In some use cases, we will not care about gender so using the Spanish Light Stemmer will do the trick. Although a different approach to stemming plurals is needed if we want to retain gender. There are lots of cases in e-commerce or classifieds search where the user usually wants to distinguish gender (e.g. in fashion products). In Lucene 8 the SpanishMinimalStemmer was introduced. This stemmer implementation tries to specifically cover this use case but it fails in providing precise stemming in some cases. Thus, we think our custom implementation could be of interest to anybody facing a similar use case.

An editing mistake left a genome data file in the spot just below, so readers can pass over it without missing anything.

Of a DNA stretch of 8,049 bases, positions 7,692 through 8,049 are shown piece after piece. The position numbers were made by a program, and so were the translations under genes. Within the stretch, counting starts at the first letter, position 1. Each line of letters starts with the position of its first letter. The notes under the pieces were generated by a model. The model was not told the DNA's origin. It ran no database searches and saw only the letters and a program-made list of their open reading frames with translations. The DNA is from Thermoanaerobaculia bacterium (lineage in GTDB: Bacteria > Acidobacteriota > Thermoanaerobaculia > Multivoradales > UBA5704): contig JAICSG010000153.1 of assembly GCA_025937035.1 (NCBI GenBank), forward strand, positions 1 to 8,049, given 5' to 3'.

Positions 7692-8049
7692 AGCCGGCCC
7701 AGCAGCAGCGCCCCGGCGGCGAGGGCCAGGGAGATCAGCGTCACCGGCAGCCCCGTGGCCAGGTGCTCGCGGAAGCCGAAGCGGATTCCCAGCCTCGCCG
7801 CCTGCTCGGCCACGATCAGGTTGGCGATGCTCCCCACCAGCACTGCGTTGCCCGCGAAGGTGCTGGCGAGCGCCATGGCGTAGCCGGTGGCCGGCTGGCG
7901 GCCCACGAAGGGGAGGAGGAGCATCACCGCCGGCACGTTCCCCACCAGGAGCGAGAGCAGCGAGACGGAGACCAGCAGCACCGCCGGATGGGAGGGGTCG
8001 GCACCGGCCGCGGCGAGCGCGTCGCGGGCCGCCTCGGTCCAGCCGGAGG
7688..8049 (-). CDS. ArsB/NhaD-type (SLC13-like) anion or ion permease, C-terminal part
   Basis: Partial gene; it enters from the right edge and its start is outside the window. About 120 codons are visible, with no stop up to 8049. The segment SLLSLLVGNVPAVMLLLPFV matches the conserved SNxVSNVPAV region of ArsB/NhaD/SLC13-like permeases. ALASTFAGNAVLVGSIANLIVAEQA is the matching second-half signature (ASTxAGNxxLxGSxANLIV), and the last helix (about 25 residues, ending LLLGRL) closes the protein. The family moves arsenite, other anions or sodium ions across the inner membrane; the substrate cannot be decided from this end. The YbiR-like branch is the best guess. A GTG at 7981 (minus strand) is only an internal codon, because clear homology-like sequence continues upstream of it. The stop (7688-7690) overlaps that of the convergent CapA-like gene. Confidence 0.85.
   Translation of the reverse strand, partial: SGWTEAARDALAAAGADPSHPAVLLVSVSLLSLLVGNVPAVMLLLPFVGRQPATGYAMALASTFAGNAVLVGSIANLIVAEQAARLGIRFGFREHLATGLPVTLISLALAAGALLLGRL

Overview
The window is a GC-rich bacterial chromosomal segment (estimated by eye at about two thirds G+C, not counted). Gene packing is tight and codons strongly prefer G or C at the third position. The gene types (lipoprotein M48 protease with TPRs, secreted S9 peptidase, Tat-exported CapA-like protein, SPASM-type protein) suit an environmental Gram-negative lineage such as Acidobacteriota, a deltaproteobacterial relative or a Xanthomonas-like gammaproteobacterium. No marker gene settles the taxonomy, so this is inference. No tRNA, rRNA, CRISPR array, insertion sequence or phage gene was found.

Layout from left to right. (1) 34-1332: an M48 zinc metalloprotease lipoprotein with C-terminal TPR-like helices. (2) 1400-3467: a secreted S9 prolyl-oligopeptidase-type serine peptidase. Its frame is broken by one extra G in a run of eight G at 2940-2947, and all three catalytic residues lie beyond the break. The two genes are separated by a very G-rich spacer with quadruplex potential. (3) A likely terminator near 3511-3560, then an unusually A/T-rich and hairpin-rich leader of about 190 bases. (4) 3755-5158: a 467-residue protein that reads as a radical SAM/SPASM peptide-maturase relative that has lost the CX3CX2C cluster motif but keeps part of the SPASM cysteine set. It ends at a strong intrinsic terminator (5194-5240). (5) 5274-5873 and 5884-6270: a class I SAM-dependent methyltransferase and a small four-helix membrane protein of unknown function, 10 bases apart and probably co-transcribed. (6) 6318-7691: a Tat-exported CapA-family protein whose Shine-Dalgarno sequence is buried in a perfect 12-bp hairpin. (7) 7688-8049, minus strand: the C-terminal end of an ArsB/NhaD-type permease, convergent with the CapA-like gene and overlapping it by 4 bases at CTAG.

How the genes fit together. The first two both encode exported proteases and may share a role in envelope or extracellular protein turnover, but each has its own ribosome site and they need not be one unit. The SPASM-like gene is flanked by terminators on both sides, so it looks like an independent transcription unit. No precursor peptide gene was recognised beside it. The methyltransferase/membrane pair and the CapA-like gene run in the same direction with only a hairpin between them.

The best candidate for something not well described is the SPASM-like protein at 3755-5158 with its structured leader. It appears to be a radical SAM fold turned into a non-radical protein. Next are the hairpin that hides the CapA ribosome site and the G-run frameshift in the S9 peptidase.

We developed in-house a new Spanish stemmer just for stemming plural to singular whilst maintaining gender: the SpanishPluralStemmer. Our goal is to provide a lightweight algorithmic approach with better precision and recall than current approaches.

You can find a pre-release version here: https://github.com/xaviersanchez/lucene/pull/1

Characteristics

  • Algorithmic approach Spanish rules for building plural forms
    based on rules defined in wikilengua (http://www.wikilengua.org/index.php/Plural_(formaci%C3%B3n))
  • Designed to stem just plural to singular form
  • Distinguishes between masculine and feminine forms
  • It will increase recall but precision can be reduced depending on the use case/information need
  • Stems plural words of foreign origin